She hasn't been sleeping well lately, probably because of the heat. This morning she nudged me awake: "You're going have to get ready for work on your own. I'm exhausted. I've got to sleep more." I got up. She stayed in bed.
Almost immediately a flock of jays gathered in the yard for an important 5:30 a.m. conference. They squawked and screeched and scolded, their voices raised together in a cacophonous chorus that nobody could sleep through.
Then I heard my alarm go off. Kris hates when I forget to turn off my alarm while she's still in bed. I cringed, knowing that she was cursing me as she fumbled to stop the noise.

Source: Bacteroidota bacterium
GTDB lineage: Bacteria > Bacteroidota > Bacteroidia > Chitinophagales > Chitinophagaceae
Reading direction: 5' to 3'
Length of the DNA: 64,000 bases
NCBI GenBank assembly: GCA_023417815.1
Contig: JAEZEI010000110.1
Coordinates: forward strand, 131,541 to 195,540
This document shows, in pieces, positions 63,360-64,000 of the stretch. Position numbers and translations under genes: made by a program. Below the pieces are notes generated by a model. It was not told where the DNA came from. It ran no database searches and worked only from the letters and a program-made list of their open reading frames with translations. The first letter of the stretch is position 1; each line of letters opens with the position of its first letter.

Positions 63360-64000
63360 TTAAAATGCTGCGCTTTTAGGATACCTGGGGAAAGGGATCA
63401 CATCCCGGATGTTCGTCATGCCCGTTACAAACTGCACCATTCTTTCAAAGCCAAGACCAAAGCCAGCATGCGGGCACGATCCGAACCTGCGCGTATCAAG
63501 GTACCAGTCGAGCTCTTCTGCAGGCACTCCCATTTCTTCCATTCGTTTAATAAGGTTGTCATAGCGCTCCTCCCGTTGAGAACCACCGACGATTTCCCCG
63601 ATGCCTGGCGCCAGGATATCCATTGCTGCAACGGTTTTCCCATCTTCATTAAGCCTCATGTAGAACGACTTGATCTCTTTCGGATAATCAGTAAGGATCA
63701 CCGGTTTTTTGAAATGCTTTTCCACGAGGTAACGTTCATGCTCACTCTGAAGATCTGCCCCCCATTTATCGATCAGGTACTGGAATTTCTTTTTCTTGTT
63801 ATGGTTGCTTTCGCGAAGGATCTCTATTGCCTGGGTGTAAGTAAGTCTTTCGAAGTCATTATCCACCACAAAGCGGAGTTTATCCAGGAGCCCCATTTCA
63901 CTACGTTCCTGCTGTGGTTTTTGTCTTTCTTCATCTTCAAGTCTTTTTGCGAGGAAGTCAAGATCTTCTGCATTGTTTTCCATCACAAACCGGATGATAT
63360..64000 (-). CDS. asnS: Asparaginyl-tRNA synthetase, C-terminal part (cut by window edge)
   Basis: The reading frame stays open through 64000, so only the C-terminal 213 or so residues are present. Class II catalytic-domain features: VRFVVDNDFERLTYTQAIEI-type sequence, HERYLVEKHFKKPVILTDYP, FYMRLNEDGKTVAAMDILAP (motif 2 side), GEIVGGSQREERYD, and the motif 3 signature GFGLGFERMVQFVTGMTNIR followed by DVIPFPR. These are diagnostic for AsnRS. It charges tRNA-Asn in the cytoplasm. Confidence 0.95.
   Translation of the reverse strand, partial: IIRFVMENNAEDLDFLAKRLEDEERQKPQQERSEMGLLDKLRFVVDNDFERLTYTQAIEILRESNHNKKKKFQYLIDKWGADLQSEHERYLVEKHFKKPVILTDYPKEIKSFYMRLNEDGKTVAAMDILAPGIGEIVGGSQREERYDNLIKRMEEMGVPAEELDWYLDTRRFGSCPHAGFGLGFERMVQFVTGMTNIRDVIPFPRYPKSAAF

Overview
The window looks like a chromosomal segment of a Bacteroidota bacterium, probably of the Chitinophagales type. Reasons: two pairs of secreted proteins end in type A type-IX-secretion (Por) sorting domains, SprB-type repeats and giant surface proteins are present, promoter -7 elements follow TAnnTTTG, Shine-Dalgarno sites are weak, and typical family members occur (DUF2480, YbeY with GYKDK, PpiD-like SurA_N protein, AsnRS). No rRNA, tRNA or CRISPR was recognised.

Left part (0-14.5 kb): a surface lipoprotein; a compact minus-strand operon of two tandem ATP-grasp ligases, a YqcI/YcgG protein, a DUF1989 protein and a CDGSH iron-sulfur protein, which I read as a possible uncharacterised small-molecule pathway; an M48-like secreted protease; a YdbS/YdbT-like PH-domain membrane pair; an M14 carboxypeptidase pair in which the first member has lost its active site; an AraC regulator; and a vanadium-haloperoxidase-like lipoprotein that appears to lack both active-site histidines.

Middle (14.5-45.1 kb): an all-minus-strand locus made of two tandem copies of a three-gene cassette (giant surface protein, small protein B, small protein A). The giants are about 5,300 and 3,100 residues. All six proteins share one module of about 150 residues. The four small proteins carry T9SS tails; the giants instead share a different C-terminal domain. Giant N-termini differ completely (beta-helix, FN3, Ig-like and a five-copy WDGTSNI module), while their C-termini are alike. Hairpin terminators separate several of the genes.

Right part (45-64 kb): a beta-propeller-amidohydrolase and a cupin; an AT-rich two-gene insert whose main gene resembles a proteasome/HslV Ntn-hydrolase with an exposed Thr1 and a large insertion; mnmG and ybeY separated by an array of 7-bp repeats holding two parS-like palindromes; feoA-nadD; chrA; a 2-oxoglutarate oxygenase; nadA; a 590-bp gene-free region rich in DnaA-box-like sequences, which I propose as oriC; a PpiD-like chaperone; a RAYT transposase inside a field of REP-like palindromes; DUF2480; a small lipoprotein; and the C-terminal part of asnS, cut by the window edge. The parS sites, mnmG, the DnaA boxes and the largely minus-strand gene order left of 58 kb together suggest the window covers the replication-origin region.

The jays took a seed break and all was quiet for a while. However, they soon returned to look after unfinished business. They yelled and screamed some more. This time they were joined by a pair of cranky crows, who cawed their support for one jay plan or another.
Kris came downstairs before I left. She wasn't happy. I tried to strike up a conversation. "When did the cats come in?" I asked.
"At 4:30," she said. "Nemo started yowling and yowling. He was hungry." Both of the boys have been boycotting the house since I brought the kittens home the other night. They're refusing even to come in to eat — a hunger strike in protest of the interlopers. (The kittens are all now back at the shop, by the way.)